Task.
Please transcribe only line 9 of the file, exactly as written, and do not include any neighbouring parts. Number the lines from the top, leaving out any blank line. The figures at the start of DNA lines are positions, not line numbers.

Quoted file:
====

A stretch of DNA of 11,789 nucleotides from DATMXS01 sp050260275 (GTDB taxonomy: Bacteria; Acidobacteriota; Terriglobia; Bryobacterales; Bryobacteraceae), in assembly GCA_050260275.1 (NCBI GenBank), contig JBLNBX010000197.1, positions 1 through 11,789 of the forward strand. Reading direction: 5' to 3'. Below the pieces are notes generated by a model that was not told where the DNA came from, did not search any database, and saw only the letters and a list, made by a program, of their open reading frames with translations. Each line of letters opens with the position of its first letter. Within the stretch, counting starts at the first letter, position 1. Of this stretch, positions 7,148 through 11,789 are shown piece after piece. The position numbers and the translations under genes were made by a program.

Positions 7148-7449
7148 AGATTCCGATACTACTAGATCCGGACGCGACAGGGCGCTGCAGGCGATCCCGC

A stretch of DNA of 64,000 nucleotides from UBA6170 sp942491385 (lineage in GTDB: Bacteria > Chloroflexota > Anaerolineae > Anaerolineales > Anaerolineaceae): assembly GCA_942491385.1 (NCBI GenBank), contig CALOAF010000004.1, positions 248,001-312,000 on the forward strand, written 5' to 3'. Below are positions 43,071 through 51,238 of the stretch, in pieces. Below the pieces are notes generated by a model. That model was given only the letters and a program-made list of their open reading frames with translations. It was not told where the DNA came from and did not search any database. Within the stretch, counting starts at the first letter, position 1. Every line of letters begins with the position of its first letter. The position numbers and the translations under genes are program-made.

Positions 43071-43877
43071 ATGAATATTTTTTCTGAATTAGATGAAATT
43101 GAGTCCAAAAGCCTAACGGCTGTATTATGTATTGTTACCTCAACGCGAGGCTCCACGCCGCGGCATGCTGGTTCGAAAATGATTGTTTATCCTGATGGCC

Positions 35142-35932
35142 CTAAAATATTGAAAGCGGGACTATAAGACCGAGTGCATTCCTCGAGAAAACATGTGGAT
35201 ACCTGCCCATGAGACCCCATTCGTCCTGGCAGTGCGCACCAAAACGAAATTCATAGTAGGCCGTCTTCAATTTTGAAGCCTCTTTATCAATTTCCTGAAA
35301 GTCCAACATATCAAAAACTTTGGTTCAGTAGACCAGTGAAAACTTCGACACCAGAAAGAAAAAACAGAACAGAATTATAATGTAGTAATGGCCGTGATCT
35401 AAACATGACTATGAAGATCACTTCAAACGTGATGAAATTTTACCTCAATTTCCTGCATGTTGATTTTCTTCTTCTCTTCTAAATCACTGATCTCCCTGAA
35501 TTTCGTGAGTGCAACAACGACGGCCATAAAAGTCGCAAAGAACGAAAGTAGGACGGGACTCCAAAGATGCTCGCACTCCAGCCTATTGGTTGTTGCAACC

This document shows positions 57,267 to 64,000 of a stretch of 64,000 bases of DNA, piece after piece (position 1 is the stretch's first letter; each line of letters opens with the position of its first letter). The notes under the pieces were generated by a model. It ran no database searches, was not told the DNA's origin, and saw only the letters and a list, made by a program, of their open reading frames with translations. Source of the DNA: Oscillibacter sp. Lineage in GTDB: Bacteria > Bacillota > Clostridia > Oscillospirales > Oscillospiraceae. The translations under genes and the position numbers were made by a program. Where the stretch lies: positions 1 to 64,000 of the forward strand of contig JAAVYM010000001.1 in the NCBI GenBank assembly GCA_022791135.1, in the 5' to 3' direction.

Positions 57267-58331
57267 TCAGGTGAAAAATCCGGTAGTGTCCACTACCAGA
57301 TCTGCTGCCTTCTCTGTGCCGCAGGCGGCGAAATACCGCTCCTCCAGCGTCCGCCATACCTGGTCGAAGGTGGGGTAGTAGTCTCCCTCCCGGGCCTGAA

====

35142 CTAAAATATTGAAAGCGGGACTATAAGACCGAGTGCATTCCTCGAGAAAACATGTGGAT